Thursday, 29 June 2017

Off the Beaten Track - But Fabulous!

I nearly didn’t post this. My time has recently been taken up with family and working on my history book. But the question had to be answered. Would June 2017 be the first month in this blog’s history that there would be no posts? And the answer? No!

So here’s what I’ve been thinking. We’ve had holidays in Italy before - Florence, Tuscany, Rome, Cinque Terre - but it was on reading a recipe book that we were hit by a brainwave. ‘Visit our home city of Parma’ the book said. ‘It’s as beautiful as Florence but has hardly any tourists’. So we used the philosophy for another holiday in Italy, to Lago d’Iseo. Where? Exactly. A beautiful lake surrounded by the Munro-height hills of the pre-Alps, wedged between the far more famous (and crowded) Lakes Garda and Como. And it was true. Here is somewhere 90% as beautiful as the famous lakes (so, being the Italian Lakes, this is still staggeringly beautiful), but with 10% of the tourists. We heard only one English-language voice for the duration of our stay - a retired, middle-class woman in a sunhat walking along a promenade and loudly saying to her friends “I just want a decent cup of tea!”

Lago d’Iseo from Monte Isola:


And it got me thinking again. Italy isn’t the only beautiful country with off-the-beaten-track places. In Scotland, the vast majority of tourists stick to the same circuit - a loop between Edinburgh, Aviemore, Inverness, Glencoe, Stirling and back to Edinburgh, with an optional detour off to Skye. But use the 90% philosophy. Where could you go?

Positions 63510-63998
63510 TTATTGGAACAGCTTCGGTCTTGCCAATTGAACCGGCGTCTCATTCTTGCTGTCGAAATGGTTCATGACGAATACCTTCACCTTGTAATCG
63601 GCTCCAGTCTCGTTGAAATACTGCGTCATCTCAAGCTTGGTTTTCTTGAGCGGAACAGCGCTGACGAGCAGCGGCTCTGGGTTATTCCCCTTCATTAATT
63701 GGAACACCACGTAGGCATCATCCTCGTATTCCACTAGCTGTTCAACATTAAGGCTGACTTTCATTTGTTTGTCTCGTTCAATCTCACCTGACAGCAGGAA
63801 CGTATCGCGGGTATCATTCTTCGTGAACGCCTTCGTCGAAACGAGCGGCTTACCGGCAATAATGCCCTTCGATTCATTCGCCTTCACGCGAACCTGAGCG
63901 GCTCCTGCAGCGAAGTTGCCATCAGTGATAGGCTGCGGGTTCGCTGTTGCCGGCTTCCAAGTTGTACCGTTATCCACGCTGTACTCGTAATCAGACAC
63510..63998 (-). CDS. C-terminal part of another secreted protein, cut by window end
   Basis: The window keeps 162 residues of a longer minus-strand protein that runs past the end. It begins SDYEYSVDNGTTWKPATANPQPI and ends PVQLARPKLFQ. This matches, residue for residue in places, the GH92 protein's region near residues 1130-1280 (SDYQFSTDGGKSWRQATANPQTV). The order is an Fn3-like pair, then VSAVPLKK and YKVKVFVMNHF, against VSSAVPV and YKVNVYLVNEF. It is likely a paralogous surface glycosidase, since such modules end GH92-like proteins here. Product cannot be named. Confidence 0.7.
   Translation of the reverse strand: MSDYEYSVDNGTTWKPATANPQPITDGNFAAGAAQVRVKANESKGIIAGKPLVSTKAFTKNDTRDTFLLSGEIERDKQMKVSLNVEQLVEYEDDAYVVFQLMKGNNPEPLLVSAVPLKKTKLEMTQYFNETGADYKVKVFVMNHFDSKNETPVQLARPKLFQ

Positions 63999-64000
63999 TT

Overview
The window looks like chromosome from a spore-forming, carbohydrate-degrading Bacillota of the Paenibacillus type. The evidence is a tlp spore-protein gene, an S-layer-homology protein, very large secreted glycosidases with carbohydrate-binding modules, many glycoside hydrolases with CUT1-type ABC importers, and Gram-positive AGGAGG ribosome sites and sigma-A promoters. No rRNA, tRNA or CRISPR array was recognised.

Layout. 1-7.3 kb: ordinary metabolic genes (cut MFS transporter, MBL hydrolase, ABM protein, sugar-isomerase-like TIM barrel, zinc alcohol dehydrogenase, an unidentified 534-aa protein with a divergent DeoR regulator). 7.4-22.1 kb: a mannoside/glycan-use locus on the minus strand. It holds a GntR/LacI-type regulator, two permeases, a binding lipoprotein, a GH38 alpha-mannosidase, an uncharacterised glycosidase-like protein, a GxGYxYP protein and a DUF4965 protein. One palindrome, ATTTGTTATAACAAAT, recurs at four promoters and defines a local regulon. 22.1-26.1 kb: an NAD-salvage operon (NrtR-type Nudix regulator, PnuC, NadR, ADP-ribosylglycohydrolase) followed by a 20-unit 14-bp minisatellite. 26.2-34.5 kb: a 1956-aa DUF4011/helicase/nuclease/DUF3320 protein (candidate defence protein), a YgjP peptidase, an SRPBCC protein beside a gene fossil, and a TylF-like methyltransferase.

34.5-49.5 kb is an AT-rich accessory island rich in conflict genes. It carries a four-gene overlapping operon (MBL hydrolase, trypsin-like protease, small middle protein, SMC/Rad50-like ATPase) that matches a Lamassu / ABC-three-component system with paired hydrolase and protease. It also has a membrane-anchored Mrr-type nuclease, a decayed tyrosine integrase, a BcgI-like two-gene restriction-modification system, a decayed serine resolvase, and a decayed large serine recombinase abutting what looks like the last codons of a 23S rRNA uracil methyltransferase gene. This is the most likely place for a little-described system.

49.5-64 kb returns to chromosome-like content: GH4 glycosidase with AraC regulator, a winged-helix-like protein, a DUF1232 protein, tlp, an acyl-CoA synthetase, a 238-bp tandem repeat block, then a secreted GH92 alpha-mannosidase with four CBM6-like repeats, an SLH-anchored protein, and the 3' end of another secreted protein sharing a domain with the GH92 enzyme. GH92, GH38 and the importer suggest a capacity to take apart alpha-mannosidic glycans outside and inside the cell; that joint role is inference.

What about the ruined abbeys and rolling hills of the Borders, as lovely as the Yorkshire Dales but virtually tourist-free?



The beaches, hills, castles, forests and historic villages of Galloway, completely off the radar of almost everyone except those in the know?



The clifftop walks, long beaches, and rugged, picturesque fishing villages of the Moray Firth coast?



The windy, sunny machair of the lesser islands of the Inner Hebrides - Coll, Tiree, Colonsay, Jura?



The tumultuous rocks, silent evenings, eagles and wildcats of Ardnamurchan and Ardgour?



Orkney’s little-visited Northern Isles islands such as Rousay, Westray or Sanday?



You won’t find tourist hordes in any of these places. And many of them will disagree that they are only 90% as beautiful as, say, Glencoe. Take my own top pick of the off-the-beaten-track places for example: Gairloch. A neat, whitewashed village between curves of beautiful sand, backed by the hills of Torridon and Fisherfield. This is a place with 10% of the tourists but 110% of the beauty.

One of the beaches at Gairloch:

We will definitely follow the off-the-beaten-track philosophy for our next holiday. Where would you go?